To name a few: smiling, e.g., elevates mood, relieves stress, boosts the immune system, and reduces pain.
We smile when we are happy. But did you know that we also become happy when we smile? Even fake smiling activates pathways in your brain that put you in an emotionally happy state . This phenomenon is known as the facial feedback effect. A 2019 meta-analysis of 138 studies verified its moderate but significant impact on happiness.
If there is one thing there is too much of in today’s world - it is stress. Stress influences how we feel, look, and interact with others (mostly not for the better). Taking a short break and putting on a smile helps you decrease stress levels . You and your surrounding will benefit from it.
Smiling can also strengthen your immune system. Immune functions seem to improve because it relaxes you due to the release of neurotransmitters . A simple smile can contribute to your overall health.
Smiling releases endorphins, which are our body’s natural painkillers. When smiling, we are better prepared to deal with pain than otherwise .
Get all the stats you desire about how often and how long you smile. See your averages and records and try to smile today more than yesterday.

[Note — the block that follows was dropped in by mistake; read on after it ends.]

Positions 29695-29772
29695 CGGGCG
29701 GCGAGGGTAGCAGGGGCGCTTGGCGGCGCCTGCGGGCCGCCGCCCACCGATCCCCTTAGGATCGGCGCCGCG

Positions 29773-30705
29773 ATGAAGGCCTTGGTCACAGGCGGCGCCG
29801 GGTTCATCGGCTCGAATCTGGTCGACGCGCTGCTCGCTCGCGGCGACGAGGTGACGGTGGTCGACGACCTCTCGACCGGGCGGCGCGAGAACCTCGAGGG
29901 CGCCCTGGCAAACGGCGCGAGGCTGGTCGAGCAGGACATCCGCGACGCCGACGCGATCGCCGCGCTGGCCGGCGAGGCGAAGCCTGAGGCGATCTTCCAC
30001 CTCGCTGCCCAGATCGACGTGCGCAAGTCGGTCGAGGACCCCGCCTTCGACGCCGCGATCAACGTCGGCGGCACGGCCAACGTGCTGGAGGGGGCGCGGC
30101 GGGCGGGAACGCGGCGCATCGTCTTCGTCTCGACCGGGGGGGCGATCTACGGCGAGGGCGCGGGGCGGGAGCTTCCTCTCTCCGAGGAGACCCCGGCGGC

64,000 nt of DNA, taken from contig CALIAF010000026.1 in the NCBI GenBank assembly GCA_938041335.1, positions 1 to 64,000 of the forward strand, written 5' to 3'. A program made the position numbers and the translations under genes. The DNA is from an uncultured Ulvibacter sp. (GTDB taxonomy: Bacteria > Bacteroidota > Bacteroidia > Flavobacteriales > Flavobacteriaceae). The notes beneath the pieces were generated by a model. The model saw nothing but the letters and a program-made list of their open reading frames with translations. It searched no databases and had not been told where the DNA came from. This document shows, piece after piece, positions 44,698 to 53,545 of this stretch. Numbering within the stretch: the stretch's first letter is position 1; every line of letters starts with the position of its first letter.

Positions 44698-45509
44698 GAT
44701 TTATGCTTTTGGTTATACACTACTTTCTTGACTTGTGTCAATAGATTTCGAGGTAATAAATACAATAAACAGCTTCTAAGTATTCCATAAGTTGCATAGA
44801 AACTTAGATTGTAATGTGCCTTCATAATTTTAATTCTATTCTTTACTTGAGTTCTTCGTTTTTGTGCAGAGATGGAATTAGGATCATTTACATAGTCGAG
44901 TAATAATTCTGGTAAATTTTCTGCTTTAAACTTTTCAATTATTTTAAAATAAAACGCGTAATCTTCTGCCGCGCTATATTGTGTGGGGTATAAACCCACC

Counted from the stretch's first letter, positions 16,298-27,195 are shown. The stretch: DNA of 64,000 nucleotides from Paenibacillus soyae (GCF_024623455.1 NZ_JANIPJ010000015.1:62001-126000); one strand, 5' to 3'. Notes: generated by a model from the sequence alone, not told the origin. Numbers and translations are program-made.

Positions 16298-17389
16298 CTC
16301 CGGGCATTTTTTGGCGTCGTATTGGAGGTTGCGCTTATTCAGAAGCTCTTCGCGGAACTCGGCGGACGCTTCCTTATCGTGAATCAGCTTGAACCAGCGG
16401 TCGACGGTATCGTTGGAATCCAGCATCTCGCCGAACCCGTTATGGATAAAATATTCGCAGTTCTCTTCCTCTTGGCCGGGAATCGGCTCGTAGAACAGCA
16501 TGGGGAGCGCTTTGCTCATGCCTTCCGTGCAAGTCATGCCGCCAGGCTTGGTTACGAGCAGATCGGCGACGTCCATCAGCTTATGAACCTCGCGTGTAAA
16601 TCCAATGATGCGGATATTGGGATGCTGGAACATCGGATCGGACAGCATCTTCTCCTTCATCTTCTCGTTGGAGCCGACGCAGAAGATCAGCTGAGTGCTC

Consistency is key. Just one smile every other day will not change much. Especially when the intervention is so small as a smile, it is easy to forget about it. Egao helps you to be consistent and smile regularly with freely customizable reminders.
Egao is smart (at least somewhat). Thanks to a locally run artificial neural network, it detects your smiles and automatically counts and times them for you.
Your beautiful smiles and all data about them are stored only locally. Of course, everything is exportable, so you can use it any way you like.
 Marmolejo-Ramos, F., Murata, A., Sasaki, K., Yamada, Y., Ikeda, A., Hinojosa, J.A., Watanabe, K., Parzuchowski, M., Tirado, C., & Ospina, R. (2020). Your face and moves seem happier when I smile. Experimental Psychology, 67(1), 14–22. https://doi.org/10.1027/1618-3169/a000470
 Coles, N.A., Larsen, J.T., & Lench, H.C. (2019). A meta-analysis of the facial feedback literature: Effects of facial feedback on emotional experience are small and variable. Psychological Bulletin, 145(6), 610–651. https://doi.org/10.1037/bul0000194
 Kraft, T.L. & Pressman, S.D. (2012). Grin and bear it: The influence of manipulated facial expression on the stress response. Psychological Science, 23(11), 1372–1378. https://doi.org/10.1177/0956797612445312
 D’Acquisto, F., Rattazzi, L., & Piras, G. (2014). Smile - It’s in your blood! Biochemical Pharmacology, 91(3), 287–292. https://doi.org/10.1016/j.bcp.2014.07.016
 Pressman, S.D., Acevedo, A.M., Hammond, K.V., & Kraft-Feil, T.L. (2020). Smile (Or grimace) through the pain? The effects of experimentally manipulated facial expressions on needle-injection responses. Emotion. Published online. https://doi.org/10.1037/emo0000913